# the base of exponentialsolve 14^(14x+1)=5^x, but the bases are not equal. the eq. has solutions?

hala718 | High School Teacher | (Level 1) Educator Emeritus

Posted on

14^(14x+1) = 5^x

To solve, we will apply the logarithm to both sides.

==> log 14^(14x+1) = log 5^x

Now we will use the logarithm properties to solve.

We know that log a^b  = b^log a

==> (14x+1)*log 14 = x *log 5

Now we will divide by log14*x

==> (14x+1)/x = log5/log14

==> 14 + 1/x = log5/log14

==> 1/x = log5/log14 - 14

= -13.39

==> x = 1/-13.39 = -0.0746

==> Then, the solution for the equation is x = -0.0746

giorgiana1976 | College Teacher | (Level 3) Valedictorian

Posted on

Since the bases are primes and they are not matching, we'll use logarithms to solve exponential equations.

We'll take logarthims both sides. The base of logarithm is the base of exponential that has the variable to superscript.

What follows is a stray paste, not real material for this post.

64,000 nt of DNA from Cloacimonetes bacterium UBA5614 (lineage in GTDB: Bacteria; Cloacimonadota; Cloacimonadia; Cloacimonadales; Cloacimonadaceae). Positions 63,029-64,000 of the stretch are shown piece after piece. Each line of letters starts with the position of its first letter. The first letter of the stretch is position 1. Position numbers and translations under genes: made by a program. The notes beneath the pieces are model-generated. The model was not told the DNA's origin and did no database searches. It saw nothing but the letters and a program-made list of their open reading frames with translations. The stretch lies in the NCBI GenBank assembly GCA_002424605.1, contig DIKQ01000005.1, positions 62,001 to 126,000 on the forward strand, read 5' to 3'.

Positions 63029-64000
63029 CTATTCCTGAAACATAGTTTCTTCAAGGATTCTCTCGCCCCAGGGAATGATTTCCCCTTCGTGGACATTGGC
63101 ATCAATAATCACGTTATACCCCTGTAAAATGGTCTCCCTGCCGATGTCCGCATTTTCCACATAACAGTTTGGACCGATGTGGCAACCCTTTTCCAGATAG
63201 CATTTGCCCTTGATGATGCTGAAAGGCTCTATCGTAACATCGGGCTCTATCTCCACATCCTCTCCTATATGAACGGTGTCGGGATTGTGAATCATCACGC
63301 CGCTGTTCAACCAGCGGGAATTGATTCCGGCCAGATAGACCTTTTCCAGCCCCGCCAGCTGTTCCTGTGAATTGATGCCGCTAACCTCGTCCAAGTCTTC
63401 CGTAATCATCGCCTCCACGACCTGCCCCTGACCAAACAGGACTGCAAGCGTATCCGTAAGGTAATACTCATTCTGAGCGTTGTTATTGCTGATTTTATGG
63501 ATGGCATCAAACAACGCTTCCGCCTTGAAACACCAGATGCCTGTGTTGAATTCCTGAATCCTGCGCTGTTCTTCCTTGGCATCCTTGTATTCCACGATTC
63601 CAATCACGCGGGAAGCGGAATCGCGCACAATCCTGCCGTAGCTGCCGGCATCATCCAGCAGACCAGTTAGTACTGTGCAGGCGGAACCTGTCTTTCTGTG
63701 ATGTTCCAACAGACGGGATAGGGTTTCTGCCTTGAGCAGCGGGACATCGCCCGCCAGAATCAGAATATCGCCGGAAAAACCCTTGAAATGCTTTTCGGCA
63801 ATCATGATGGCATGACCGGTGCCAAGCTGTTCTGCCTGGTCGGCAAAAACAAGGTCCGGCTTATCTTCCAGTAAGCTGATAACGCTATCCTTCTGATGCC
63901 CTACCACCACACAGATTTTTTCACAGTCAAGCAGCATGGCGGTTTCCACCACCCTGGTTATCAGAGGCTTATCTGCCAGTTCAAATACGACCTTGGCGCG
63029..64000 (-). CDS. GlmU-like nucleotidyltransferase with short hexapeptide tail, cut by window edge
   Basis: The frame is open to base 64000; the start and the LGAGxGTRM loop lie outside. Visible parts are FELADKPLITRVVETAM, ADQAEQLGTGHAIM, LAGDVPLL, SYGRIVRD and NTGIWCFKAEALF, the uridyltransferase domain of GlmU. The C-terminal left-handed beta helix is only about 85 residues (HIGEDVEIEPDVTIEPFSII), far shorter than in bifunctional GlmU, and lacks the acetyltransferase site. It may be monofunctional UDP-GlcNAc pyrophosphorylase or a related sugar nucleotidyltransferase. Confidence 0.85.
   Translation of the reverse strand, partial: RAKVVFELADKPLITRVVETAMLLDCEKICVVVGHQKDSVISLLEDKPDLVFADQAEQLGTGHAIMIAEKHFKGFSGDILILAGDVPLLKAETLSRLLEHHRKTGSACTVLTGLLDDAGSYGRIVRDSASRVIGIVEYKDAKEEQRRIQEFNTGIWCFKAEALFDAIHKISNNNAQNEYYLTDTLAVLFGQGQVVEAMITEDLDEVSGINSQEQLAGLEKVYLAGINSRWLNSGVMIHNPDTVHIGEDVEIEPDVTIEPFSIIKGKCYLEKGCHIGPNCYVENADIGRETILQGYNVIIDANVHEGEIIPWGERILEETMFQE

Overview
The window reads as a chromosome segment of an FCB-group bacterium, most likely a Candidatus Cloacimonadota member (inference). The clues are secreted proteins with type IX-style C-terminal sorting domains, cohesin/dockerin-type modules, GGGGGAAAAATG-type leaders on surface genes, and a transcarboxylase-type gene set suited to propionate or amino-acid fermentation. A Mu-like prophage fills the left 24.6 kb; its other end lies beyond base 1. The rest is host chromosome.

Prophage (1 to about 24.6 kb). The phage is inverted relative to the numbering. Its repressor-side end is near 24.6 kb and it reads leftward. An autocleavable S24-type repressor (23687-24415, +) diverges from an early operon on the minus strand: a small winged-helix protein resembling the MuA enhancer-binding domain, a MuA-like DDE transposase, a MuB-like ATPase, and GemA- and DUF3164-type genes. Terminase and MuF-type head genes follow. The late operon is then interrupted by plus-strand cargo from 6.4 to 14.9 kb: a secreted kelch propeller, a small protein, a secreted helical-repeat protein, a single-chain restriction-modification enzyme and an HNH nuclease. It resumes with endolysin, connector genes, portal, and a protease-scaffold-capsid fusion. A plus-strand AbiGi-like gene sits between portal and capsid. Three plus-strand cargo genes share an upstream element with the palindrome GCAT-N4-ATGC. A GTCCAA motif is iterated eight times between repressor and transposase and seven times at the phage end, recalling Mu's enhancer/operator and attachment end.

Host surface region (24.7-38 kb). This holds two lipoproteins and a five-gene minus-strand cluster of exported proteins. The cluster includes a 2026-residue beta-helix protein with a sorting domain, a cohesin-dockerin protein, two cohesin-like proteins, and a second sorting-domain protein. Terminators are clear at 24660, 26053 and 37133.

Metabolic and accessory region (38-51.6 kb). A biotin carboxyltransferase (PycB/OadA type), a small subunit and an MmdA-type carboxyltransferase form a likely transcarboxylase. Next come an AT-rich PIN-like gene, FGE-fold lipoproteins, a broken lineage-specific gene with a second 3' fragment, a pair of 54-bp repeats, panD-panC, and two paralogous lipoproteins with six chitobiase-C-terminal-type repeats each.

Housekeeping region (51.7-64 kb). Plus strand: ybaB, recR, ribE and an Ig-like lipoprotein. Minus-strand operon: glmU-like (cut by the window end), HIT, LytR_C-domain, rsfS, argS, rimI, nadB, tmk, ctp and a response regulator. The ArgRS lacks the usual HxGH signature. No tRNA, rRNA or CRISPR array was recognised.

log14  [14^(14x+1)] = log14 (5^x)

We'll apply the power rule for logarithms:

(14x+1) log14 14 = x log14 5

We'll recall that log14 14 = 1

We'll re-write the equation:

14x+1 = x log14 5

We'll subtract x log14 5  both sides to isolate x terms to the left side.:

14x - x log14 5 = -1

We'll factorize by x:

x(14 - log14 5) = -1

We'll re-write log14 5 = lg5/lg14

x(14 - lg5/lg14) = -1

We'll divide by 14 - lg5/lg14 = 13.3901

x = -1/13.3901

Rounded to four decimal places:

x = -0.0746

So, the equation has the solution x = -0.0746.